I’m sorry, but I would have had to block OP’s mom, too. And I’d leave it blocked for a good long time–maybe until the kids are grown up enough to not risk them being influenced by this nasty petty woman. She was over-the-top rude, and according to OP, this is a pattern. Next year, if you are speaking by then, I’d tell her you’re focusing on the kids and so no adult gifts will be given or expected, and let her buy her own perfect present.

    • JeanLouiseFinch December 31, 2015, 10:29 am

      This answer is almost exactly the one I would have given myself, except that I would consider having Christmas somewhere else so she can’t look around your house and get all upset. Your mother needs to outgrow her drama queen attitude, so it is better if you stay cut off for a while so you can both cool off. If you really wanted to be snarky, you could get them a huge elaborate present next year and explain to your kids (in front of your mom) that you are sorry, but you couldn’t afford presents for them this year. As I said, snarky and evil! I have to wonder how your mother gets along with the rest of the family.

    • Jo March 28, 2016, 3:04 am

      Exactly. I always get frustrated with admin’s, “They’re family, don’t be known as that terrible person who cut them off.”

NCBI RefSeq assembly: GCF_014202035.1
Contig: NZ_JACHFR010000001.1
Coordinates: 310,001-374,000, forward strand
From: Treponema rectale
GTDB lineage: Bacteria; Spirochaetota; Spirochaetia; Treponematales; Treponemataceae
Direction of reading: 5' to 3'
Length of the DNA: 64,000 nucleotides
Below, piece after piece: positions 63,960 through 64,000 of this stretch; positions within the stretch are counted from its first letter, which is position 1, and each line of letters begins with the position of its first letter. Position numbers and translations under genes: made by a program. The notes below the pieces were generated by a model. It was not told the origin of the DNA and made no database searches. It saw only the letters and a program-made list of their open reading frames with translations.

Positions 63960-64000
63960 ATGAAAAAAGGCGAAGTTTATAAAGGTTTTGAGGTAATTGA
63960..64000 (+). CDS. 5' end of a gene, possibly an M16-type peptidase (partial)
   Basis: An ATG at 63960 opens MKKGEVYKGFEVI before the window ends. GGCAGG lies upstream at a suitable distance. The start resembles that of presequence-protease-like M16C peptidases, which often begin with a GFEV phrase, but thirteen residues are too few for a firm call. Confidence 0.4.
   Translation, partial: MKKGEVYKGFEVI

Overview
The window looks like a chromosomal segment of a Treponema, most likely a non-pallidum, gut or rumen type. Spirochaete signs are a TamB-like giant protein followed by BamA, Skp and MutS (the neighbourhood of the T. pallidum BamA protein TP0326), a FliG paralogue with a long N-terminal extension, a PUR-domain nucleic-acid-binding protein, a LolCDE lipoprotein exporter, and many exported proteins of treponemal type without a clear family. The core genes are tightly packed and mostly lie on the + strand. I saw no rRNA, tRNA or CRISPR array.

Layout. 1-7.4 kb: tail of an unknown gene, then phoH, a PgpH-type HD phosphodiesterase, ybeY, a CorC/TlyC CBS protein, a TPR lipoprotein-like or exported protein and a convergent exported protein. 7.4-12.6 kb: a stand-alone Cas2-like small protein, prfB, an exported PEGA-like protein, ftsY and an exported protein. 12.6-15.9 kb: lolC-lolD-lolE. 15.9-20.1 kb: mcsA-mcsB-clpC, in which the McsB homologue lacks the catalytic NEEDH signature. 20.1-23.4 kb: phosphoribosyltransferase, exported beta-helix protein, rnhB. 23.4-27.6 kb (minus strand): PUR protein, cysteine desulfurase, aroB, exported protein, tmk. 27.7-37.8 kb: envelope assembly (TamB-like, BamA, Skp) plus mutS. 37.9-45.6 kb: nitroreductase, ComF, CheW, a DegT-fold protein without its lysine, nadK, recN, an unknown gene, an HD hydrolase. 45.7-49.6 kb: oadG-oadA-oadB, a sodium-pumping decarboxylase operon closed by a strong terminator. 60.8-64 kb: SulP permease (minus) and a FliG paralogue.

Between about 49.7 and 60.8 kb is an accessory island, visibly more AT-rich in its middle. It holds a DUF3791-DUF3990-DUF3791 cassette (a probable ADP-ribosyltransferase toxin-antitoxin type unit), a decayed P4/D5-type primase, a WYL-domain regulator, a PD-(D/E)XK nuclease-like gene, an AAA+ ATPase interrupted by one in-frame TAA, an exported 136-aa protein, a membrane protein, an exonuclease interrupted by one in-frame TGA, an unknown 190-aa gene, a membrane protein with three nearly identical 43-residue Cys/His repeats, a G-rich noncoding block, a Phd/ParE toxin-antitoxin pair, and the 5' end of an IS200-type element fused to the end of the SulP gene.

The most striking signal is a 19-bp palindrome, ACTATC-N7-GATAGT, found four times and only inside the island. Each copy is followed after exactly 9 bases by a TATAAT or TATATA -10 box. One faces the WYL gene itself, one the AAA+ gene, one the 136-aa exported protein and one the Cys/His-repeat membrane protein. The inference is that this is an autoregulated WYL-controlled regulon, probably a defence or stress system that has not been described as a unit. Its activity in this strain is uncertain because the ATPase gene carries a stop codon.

Guess what? I cut my father’s family off a long time ago and I am SO glad. They do think of me as a terrible person, but I don’t care. They’re wrong and I was in the right.

      If I was OP, I also would leave that mother’s number blocked for a long time — possibly years. You’re right, she could have a significant influence over those poor kids.

  • WifeyDear December 30, 2015, 2:49 pm

    Wow. That gift was so considerate and thoughtful. This year my family didn’t have a lot of cash. I made my mom a knit hat and she bought me a Kitchenaid mixer. I can’t imagine her being anything but sweet and gracious even though there a huge gap in the monetary value of our gifts. She wanted to give me that gift and didn’t expect anything in return. I’m the same way. I actually get embarrassed by gifts, I’d so rather see other people enjoy opening their gifts. I’m sorry you had to go through that on Christmas, but at least now you know. I’d have been over the moon if I’d received your gift!

  • Anonymous December 30, 2015, 2:53 pm

    Wow! Our family is so different. We send gifts if inspired; if not, no big deal, and there is no checking to see that gift giving is going both ways, and it usually doesn’t. Some years (like this year) we’ll send my parents something; some years we won’t… and the same the other way. Once, my aunt sent us something for the house, but that didn’t at all set up an expectation of it being annual; we sent her something on a different year. Everyone appreciates gifts and sends thank-you notes when gifts arrive, but nobody expects gifts… it’s quite random whether we send gifts or not (maybe 1/2 of the years we send a gift to closer family, 1/5 of the years with more distant). The kids do get gifts from their grandparents every year, but not necessarily from aunts/uncles. This year I didn’t send my nieces anything because nothing really struck me, but last year we sent them some very well thought out books I was sure they’d love (and some itunes gift cards).

    Your mom does sound like she has deeper issues surrounding gifts. I wholly second the idea to tell her that you’re not doing adult gifts anymore. (I wouldn’t ask her; I’d _tell_ her.) If it causes a problem with grandkid gifts since she feels it’s unfair, I’d cancel those too, so it’s clearly written in stone that no gifts at all are exchanged, ever.